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CFP: Shakespeare (and friends) in Popular Culture (6/15/06; MAPACA, 10/27/06-10/29/06)

Wednesday, April 12, 2006 - 2:25pm
Annalisa Castaldo

The Mid-Atlantic Popular/American Culture will hold its annual conference in Baltimore, MD, October 27-29, 2006.

Shakespeare's position in popular as well as high culture remains strong, with new works in fiction, film and other areas. But Shakespeare is not the only Renaissance figure to have a presence in modern popular culture. Other writers, historical figures, events and debates are still part of the popular landscape. This area welcomes topics on any aspect of the overlap or intersection between the Early Modern period (roughly 1500-1700) and the Postmodern one. Topics for this area can include, but are not limited to:

–Shakespeare on film, in TV, comics or fiction

CFP: Medieval Studies (6/15/06; MAPACA, 10/27/06-10/29/06)

Wednesday, April 12, 2006 - 2:25pm
Annalisa Castaldo

The Mid-Atlantic Popular/American Culture Conference will hold its annual conventio in Baltimore, MD, October 27-29, 2006.

The Middle Ages have and continue to provide a rich mine for retelling, adaptation and updating. Two of the most enduring legends of Western Civilization–King Arthur and Robin Hood–have their origins in the Middle Ages, as well as Beowulf, Joan of Arc, much of fantasy literature, D& D gaming and comic superheroes. In addition, the history of the period continues to fascinate, as seen in films such as Braveheart.

Topics for this area can include, but are not limited to:

–modern portrayals of any aspect of the Arthurian legends

UPDATE: Pleasures of Imagination in Sci-Fi (4/30/06; ALSC, 10/13/06-10/15/06)

Wednesday, April 12, 2006 - 2:24pm

Call for Papers


2006 ALSC Conference, Hotel Sir Francis Drake, San Francisco, California,
October 13-15 2006


April 7, 2006


The Association of Literary Scholars and Critics (ALSC) has re-issued its
call for papers for the seminar sections of the 2006 ALSC Conference
Program. The panels are not open for submissions at this time.


The submissions deadline for all three seminars has been extended to April


Additional prospective members and current members alike are heartily
invited to apply.

Please see below for details.




CFP: Hyperpolis: Really Useful Media (6/15/06; 10/20/06)

Friday, April 7, 2006 - 2:38pm
Deborah Levitt

> Hyperpolis 3.0: Really Useful Media
> Call for Papers/Proposals
> We know too much about media communications technologies as
> instruments of social control.
> We don't know enough about media technologies as instruments of civil
> society
> and cultural development.
> We know too much about media discourses as, on the one hand, "popular
> culture": alienated

UPDATE: MP Feminist Journal Popular Culture Issue (5/1/06; journal issue)

Friday, April 7, 2006 - 2:38pm
Lynda L. Hinkle

MP International Feminist Journal invites you to contribute to a special
themed issue on "Popular Culture". The machinations of culture take many
forms, and while the Academy has not opened up its arms to completely accept
popular culture, it is beginning to see that the study of popular culture
contributes toward an interdisciplinary understanding of our world, our
social interactions and our future as an international community. Papers on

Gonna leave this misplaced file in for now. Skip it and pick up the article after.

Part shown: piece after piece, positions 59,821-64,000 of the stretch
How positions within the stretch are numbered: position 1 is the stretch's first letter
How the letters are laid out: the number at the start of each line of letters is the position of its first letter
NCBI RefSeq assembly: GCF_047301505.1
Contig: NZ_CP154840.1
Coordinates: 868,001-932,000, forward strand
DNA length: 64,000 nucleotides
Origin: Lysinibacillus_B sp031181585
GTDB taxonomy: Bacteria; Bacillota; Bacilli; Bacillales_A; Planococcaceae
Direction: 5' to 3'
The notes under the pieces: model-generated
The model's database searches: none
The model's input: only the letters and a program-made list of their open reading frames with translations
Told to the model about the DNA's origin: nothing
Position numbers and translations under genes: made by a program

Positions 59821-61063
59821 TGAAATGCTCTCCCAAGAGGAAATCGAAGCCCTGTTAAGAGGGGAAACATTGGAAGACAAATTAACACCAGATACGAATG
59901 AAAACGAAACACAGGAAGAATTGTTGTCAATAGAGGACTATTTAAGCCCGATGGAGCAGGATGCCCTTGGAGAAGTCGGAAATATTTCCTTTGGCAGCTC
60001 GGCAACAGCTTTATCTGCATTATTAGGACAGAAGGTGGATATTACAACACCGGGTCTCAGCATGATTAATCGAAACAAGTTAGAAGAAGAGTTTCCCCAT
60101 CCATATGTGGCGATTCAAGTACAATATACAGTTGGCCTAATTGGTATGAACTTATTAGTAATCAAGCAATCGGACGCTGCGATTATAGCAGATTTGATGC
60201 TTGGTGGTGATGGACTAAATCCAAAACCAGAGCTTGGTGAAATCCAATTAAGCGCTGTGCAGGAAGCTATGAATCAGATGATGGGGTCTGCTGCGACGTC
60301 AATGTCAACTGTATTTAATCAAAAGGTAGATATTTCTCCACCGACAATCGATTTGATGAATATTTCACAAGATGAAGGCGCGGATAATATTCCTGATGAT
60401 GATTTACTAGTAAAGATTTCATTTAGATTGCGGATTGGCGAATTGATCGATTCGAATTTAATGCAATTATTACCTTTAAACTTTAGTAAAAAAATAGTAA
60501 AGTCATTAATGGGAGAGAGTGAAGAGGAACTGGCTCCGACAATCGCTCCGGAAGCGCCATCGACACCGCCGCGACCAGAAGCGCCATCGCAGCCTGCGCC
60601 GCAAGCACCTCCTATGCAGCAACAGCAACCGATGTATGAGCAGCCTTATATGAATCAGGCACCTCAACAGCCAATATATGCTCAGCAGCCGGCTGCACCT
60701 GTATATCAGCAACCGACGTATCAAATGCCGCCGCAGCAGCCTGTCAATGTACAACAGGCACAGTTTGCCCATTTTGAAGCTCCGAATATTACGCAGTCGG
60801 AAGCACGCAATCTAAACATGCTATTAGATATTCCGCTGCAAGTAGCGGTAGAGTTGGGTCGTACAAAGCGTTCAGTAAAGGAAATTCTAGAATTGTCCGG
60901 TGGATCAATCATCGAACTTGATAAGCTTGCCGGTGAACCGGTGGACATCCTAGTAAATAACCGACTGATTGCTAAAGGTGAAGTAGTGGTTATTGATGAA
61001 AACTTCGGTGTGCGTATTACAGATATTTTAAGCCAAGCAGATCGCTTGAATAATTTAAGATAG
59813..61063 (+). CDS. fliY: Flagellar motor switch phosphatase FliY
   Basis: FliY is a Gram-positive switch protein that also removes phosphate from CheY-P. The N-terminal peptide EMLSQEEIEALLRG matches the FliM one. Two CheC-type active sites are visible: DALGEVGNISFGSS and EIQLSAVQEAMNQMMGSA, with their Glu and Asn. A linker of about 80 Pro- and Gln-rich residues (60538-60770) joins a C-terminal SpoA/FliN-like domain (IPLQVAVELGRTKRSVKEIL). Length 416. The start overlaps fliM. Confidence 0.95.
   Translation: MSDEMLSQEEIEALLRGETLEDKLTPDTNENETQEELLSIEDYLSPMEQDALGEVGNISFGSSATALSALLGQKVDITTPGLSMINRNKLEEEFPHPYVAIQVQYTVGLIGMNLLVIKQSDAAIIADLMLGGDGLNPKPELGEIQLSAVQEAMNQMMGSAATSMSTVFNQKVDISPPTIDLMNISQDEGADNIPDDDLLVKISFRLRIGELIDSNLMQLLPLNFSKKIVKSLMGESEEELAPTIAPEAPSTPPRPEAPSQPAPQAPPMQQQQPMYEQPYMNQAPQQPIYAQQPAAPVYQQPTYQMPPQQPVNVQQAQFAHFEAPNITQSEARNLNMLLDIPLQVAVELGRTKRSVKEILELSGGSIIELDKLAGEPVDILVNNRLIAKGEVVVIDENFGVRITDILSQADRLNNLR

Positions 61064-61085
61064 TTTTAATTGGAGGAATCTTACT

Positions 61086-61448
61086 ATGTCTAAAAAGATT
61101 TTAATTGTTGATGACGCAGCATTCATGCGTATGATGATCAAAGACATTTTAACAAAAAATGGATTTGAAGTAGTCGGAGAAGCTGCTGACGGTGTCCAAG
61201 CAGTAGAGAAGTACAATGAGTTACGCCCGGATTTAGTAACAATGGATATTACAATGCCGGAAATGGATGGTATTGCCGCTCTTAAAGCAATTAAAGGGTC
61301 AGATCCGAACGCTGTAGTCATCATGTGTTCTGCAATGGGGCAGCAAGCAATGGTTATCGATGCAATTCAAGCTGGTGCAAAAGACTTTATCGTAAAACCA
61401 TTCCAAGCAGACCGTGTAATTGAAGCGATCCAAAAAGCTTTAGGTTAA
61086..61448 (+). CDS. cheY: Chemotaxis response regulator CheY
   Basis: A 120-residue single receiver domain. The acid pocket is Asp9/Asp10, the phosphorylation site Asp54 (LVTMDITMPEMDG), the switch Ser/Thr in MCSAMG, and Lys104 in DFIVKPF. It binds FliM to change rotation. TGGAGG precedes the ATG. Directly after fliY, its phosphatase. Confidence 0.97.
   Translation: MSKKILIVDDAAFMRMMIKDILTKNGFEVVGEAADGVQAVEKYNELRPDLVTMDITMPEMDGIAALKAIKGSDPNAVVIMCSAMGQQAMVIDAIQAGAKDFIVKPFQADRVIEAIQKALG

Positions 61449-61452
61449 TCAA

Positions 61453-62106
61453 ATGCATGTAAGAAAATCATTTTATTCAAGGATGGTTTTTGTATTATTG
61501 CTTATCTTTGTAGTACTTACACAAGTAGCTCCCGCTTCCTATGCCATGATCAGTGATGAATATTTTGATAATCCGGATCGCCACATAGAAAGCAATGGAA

any aspect of popular culture as they apply to feminism and feminist
discourse are welcomed: television, popular literature, music, film,
"reality" television, street culture, fashion, pop psychology (self help)

CFP: Sports Documentaries (7/25/06; Film & History, 11/8/06-11/12/06)

Friday, April 7, 2006 - 2:38pm

Call for Papers
2006 Film and History League Conference
"The Documentary Tradition"
AREA: Sport Documentaries
>From the classic and controversial Olympia (1938, Leni Riefenstahl) to the
critical and commercial success of Murderball (2005: Rubin and Shapiro),
sport documentaries represent a significant if under researched aspect of
the documentary tradition. Certainly, documentary filmmakers have long
recognized the sporting domain, whether that be sporting events, athletes,
or sporting cultures, as fertile terrain for telling stories that reach an

CFP: Horror (4/20/06; MPCA, 10/27/06-10/29/06)

Friday, April 7, 2006 - 2:38pm
Mark Gellis

I am interested in putting together a panel for the upcoming Midwest
Popular Culture Association conference (October 27-29, 2006,
Indianapolis) on rhetorical aspects of horror. Paper proposals are
invited on topics including but not limited to horror as argument or
social criticism, teaching the genre of horror as a form of rhetoric,
the cultural impact and significance of the genre, and the use of
elements such as the grotesque and the monstrous to create fear and
other emotional and visceral responses in audiences. Paper proposals on
the genre as a whole and on specific authors, works of fiction, and/or
films will be considered. Information on MPCA can be found at

CFP: Hope - Probing the Boundaries 2 (UK) (6/2/06; 9/18/06-9/20/06)

Friday, April 7, 2006 - 2:38pm
Dr Rob Fisher

2nd Global Conference
Hope - Probing the Boundaries

Monday 18th September - Wednesday 20th September 2006
Mansfield College, Oxford

Call for Papers
(please cross post where appropriate)

This inter-disciplinary and multi-disciplinary conference aims to explore contemporary definitions, meanings and expressions of hope. In particular, it will seek to examine the individual, social, national and international contexts within which hope emerges as well as its counterpart, hopelessness.